A Prayer for Dead Kings and Other Tales is out, and since the second i hit SEND on the Amazon KDP upload page, i’ve been humming and hawing about whether i’m calling the book “gaming fiction” or not. It’s a tough call on some level, insofar as “gaming fiction” is a label, and one wants to be wary of layering the labels too deeply onto one’s work. Genre fiction is already a label unto itself. “Fantasy” splits off the potential audience for a book from people’s first look at the cover. “Epic fantasy” and “sword-and-sorcery” do so again, winnowing down the pool of prospective readers based on their own experiences with what those labels mean.
All in all, labels aren’t a bad thing. There’s nothing wrong with convenient shortcuts to understanding, or to giving people the tools to instinctively know that if they previously loved X, they’re likely to love Y and Z as well. However, i think that a problem arises when we as readers decide to let the labels say more than the books they adorn — or, worse, to allow our expectations of a label to inspire us to not bother checking out what lies beneath it.
Clearwater Dawn is just as much “gaming fiction” as Prayer for Dead Kings, insofar as the world of the story is a world built loosely around the zeitgeist and paradigms of fantasy gaming. Any D&D player who reads Clearwater Dawn is likely to recognize a number of familiar touchstones, from spell use to armor to weapons to rings of invisibility and boots of speed. However, Clearwater Dawn is a book that i’ve consciously chosen to not call “gaming fiction”, because it never makes it overly obvious that its narrative is hitting those touchstones (primarily by never using phrases like rings of invisibility and boots of speed). Clearwater Dawn is a book that anyone can read and enjoy, and a reader who lacks the context of gaming isn’t going to miss anything in the story as it unfolds.
It’s also interesting to think about books like George R.R. Martin’s “Song of Ice Fire” series. Definitely not gaming fiction, insofar as Martin doesn't game in Westeros. (I have heard he plays GURPS, though, which is kind of cool.) "A Song of Ice and Fire" wasn't conceived as gaming fiction. It wasn't built around the conventions of gaming, so it has no reason to take the label. Except that A Game of Thrones and its sequels have spawned a couple of excellent roleplaying games whose rules and game setting have been extracted from the tropes and paradigms of the fantasy world Martin has created. A player of the Song of Ice and Fire RPG who reads (or, more likely, rereads) the books will see the gaming elements like a non-gamer won’t. Does doing so turn A Game of Thrones into gaming fiction? And by the same token, any hardcore fantasy gamer who reads the Martin books for the first time (as was the case for me) is likely to automatically translate the world of the story into RPG terms just because that’s how a gamer’s brain is hard-wired. (Spoiler alert, kind of: At the point in A Game of Thrones when Eddard Stark is surrounded by Jaime Lannister and his men all out for blood, a little voice in the back of my head screamed “Dude! Bluff check!”) So can non-gaming fiction actually become gaming fiction simply in the reader’s mind?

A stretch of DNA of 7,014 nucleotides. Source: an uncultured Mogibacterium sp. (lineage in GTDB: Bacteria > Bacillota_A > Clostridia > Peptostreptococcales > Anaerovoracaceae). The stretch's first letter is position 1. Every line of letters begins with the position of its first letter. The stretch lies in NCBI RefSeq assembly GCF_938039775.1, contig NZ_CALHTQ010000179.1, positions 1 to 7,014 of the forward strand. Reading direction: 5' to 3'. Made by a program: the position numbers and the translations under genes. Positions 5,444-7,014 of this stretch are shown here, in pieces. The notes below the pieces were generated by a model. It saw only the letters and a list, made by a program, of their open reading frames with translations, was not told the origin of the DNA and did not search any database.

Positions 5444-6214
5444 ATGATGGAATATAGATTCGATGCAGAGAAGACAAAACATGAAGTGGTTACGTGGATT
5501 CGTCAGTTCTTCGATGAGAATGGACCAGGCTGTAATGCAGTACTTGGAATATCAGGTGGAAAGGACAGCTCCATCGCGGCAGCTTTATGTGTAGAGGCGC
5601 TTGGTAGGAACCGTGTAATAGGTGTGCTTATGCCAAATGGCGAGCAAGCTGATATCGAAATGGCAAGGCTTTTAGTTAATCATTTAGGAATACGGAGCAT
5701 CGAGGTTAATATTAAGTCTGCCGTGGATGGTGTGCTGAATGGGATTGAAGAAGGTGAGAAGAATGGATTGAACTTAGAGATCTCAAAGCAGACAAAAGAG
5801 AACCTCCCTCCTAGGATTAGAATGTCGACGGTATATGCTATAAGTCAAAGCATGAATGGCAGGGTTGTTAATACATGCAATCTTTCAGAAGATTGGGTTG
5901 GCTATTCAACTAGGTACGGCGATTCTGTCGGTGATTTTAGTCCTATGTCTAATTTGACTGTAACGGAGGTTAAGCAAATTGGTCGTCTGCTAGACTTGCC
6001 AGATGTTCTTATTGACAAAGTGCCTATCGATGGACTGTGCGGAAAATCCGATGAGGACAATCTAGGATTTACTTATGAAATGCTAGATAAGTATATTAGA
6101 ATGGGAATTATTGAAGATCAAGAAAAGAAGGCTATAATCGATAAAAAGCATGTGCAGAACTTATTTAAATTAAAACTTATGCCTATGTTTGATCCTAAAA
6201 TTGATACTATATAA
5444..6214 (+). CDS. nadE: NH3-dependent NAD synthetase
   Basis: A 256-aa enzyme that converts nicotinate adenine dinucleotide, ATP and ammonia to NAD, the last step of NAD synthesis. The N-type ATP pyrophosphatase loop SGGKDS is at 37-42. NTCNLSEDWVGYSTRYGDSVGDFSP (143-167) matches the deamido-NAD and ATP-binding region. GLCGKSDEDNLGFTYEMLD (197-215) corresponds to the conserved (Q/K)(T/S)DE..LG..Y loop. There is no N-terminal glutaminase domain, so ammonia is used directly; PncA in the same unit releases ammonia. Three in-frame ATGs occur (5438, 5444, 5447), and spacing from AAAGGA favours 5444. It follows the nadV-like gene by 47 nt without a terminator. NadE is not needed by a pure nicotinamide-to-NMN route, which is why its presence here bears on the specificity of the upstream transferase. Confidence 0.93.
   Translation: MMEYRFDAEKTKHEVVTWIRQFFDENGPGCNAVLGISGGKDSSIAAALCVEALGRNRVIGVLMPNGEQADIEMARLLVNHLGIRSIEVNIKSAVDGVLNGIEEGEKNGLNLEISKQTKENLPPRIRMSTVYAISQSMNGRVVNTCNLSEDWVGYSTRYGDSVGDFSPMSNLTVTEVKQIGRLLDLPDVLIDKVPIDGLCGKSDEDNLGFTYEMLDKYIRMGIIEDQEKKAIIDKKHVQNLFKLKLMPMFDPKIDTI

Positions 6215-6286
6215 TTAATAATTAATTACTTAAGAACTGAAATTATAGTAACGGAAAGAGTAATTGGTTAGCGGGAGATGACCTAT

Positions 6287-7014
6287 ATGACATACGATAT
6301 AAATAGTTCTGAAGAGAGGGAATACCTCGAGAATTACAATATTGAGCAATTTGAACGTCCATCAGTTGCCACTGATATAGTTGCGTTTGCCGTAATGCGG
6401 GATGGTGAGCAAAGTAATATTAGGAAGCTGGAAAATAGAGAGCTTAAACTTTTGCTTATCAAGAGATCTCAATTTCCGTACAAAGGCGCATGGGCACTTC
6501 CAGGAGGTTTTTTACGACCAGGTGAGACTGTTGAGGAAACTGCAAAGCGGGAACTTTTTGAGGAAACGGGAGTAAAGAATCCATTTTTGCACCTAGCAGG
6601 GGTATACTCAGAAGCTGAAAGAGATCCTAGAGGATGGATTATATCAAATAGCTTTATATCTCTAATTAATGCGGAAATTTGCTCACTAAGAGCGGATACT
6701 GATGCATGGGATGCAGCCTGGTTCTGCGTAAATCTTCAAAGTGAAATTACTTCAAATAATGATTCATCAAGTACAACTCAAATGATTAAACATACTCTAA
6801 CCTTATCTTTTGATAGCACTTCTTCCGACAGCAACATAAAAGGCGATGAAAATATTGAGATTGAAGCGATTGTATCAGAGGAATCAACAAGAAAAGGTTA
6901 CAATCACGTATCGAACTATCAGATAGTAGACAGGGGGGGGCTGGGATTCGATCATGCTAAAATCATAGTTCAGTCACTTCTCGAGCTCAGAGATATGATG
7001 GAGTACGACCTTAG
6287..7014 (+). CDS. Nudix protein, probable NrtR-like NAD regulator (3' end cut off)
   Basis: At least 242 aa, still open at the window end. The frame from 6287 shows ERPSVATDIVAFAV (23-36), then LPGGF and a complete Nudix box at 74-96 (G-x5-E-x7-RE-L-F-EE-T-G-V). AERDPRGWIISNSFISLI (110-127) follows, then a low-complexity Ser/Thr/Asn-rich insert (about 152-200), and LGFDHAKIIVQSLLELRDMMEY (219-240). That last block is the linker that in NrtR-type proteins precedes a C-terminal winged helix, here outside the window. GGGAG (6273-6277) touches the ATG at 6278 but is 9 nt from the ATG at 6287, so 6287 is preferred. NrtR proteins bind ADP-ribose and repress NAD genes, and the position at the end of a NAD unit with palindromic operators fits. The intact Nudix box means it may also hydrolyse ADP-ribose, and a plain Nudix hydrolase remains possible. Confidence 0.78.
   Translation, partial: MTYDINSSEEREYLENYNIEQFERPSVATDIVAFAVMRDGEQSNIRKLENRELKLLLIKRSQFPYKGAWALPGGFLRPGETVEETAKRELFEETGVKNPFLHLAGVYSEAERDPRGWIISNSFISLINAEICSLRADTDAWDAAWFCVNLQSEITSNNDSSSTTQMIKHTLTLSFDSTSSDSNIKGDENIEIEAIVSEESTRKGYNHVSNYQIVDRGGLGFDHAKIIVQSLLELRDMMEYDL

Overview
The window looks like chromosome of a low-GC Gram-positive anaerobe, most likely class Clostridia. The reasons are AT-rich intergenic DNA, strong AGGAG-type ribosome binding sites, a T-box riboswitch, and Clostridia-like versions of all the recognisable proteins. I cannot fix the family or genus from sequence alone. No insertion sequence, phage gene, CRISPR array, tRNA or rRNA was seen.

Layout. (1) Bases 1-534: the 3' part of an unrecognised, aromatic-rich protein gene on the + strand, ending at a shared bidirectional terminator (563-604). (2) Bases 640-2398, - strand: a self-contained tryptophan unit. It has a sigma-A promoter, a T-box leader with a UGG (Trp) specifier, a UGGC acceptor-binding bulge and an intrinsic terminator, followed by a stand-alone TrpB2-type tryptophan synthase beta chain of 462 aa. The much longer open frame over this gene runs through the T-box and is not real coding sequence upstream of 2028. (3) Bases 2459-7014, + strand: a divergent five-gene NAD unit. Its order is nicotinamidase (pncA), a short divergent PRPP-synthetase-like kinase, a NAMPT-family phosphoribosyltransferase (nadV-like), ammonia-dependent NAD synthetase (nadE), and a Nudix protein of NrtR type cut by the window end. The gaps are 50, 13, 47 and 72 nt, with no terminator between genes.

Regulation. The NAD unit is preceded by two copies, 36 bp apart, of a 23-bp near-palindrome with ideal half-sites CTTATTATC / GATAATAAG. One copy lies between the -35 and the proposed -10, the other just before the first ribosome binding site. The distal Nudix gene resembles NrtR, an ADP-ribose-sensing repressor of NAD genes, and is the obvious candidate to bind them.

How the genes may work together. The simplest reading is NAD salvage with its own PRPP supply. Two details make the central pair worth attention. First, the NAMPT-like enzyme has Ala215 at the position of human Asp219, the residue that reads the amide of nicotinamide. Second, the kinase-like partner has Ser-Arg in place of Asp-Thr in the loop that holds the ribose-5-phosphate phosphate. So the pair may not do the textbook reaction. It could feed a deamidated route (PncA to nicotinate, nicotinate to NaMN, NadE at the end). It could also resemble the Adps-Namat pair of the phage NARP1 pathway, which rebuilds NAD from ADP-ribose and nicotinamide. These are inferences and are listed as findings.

Clearwater Dawn is also arguably a romance — another label that might or might not attract one prospective reader even as it drives away another. Likewise, A Prayer for Dead Kings (the eponymous short novel that anchors the new book) is a little bit deconstructionist on more than one level. Another label — and one that runs the real risk of pushing away readers who don’t like getting post-modernism in their fantasy, all chocolate-and-peanut-butter style.
In the end, Clearwater Dawn and A Prayer for Dead Kings and Other Tales both explore a world in which some of the familiar tropes of fantasy are given free reign to slam up against a wedge of real character story. And i like to think that character story is as strong as a prospective reader will find in any genre, any form, any novel or anthology. In the end, the pieces that make up A Prayer for Dead Kings and Other Tales — six short stories, the novella Ghostsong, and the short novel A Prayer for Dead Kings — aren’t gaming fiction per se. However, a big part of why i wrote these stories was to try to capture the sense of wonder that has always been the best part of gaming for me — the sense of a dark world challenging everyday characters to take up the mantle of heroism.
In the end, i don’t expect that this is what the “gaming fiction” label says to most people, but this is what it means to me.